Huge shoutout to those who assembled kits, made blankets, donated items & funds, volunteered at the warehouse, and helped us load the container! Thanks to HELP International and an Eagle Scout group for helping to load this container! Thank you!

To find out what kits we're currently collecting and how you can help, checkout Lifting Hands International on JustServe:

Thanks to our partners Helping Hand for Relief and Development-MENA for making this possible.

Learn more about our Utah program HERE.

Volunteer Spotlight: Debi, Utah Program

Debi is one of our incredible Utah warehouse supervisors. She always shows up with kind words and a wonderful attitude and dives right in! We often receive a lot of donations that pile up very quickly, and Debi likes to get right to work organizing everything. She’s also recruited several family members and friends to come help us out! 


Tell us a little about yourself:
I am 66 years old, and while I grew up in Chicago, I have lived my adult life in Utah.  I attended BYU, with a desire to teach, but married at 19 years old, and my career became home and family.  I have 8 children, and my life’s goal has been largely centered on raising them to be good people!  I have always been drawn to Humanitarian work, and have enjoyed humanitarian travel to Guatemala and Ethiopia.   Other travels have taken me to India, Costa Rica, Mexico, and Zimbabwe, all of which have enlarged my world view and conviction that while I have been blessed with such abundance, I must share with others.  I believe strongly that we are all God’s children, and so must treat each other as “family.”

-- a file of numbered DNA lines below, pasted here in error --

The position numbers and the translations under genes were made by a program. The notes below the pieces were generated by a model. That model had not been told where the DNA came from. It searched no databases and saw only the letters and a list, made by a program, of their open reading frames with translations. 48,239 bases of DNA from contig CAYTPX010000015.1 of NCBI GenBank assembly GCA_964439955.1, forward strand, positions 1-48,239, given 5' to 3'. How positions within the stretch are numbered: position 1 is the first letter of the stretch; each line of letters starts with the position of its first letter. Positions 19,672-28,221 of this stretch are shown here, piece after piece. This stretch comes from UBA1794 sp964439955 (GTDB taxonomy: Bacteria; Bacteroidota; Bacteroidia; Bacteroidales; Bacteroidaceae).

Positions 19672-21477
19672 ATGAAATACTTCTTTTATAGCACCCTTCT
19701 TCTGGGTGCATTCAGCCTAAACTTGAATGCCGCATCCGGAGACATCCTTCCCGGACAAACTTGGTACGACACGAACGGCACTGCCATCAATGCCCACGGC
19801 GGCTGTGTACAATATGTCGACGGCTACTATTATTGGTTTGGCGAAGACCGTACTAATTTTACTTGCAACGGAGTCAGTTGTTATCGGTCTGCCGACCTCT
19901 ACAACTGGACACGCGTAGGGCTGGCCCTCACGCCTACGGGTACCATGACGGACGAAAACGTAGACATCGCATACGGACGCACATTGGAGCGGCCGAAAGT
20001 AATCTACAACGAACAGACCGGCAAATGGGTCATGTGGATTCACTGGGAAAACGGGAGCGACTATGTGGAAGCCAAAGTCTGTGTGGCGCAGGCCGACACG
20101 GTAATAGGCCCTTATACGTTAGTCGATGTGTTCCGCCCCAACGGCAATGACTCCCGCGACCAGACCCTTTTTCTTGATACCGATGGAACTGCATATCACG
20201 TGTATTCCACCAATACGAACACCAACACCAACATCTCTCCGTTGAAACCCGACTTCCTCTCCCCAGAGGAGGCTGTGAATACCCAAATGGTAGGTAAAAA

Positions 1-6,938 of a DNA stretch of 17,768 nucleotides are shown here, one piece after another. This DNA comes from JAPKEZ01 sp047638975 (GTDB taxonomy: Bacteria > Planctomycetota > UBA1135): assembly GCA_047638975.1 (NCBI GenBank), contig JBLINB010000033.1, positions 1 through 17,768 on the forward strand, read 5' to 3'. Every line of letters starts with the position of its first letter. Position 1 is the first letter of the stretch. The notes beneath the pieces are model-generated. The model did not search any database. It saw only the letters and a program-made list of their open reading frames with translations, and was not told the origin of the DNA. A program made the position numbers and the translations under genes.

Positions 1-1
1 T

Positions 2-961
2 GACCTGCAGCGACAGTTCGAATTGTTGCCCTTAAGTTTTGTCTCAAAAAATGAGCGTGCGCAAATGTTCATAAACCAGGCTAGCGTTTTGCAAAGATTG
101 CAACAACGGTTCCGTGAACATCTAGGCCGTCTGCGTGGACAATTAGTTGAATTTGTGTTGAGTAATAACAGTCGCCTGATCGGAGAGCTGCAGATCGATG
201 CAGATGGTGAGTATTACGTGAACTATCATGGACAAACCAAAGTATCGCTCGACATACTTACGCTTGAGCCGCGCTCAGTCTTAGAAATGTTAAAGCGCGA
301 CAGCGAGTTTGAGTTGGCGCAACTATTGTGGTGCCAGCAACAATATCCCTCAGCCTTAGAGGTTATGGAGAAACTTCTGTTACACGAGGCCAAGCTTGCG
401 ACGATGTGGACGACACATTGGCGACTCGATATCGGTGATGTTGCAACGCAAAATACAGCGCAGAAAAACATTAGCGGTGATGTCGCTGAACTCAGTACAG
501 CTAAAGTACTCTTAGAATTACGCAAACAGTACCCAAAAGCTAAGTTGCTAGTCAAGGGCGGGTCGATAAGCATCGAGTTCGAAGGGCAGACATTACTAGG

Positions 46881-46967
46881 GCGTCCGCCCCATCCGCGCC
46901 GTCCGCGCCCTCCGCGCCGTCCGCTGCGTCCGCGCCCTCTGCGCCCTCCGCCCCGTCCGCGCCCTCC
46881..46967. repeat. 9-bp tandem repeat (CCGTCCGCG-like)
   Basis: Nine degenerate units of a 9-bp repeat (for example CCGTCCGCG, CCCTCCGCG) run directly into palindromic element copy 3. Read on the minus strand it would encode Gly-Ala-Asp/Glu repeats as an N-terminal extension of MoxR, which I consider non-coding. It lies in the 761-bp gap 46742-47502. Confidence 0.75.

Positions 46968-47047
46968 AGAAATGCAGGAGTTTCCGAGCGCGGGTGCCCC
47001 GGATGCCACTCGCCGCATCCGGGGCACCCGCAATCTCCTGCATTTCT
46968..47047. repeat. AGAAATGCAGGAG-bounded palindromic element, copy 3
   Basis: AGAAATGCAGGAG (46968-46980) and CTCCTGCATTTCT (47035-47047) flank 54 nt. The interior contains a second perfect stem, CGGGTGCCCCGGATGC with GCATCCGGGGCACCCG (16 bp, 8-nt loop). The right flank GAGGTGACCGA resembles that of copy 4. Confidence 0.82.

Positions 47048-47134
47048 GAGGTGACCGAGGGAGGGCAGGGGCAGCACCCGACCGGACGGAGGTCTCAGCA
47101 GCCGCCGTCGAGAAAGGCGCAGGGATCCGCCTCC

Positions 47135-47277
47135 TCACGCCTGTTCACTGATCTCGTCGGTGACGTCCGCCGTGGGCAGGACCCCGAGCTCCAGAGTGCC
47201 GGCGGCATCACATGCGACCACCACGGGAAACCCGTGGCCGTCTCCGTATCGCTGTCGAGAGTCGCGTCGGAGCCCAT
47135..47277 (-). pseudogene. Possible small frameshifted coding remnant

How did you become involved with LHI?
I became involved with LHI when searching for a service project to do with my grandchildren at a cousins camp.  I found LHI on, and we put together school kits.  We took them to the drop-off point, which happened to be Traci’s living room, which was already overflowing with donations!  She mentioned that she was hoping to get a warehouse rented to take the pressure off of her home, and I told her to keep me in mind if she needed help.  When the warehouse was rented, I became a sort of shift supervisor, going in every Wednesday.  The work is varied at the warehouse…I would summarize it as bringing chaos into order.  


What is a typical day like for you?
We sort, count, box, label and stack donations, preparing them for shipping on loading containers.  One of the joys of working at the warehouse is rubbing shoulders with the good people who you work with.  There is a great spirit that attends this kind of work!

What have you learned since volunteering with LHI? Has your perspective changed?
My experience at LHI has shown me (as other Humanitarian efforts have) that while we busy ourselves with daily life, there are some things that really matter.  I think of the words of William Wordsworth: 

The world is too much with us…getting and spending we lay waste our powers.  

I enjoy volunteering at LHI because I feel I am doing something that matters. Other efforts rush through my days, but his type of work is not wasted…it counts.

Learn more about our Utah project here!

Volunteer Spotlight: Molly, International Program Co-Director

Molly distributing solar lights in Kurdistan. Photo by David Lohmueller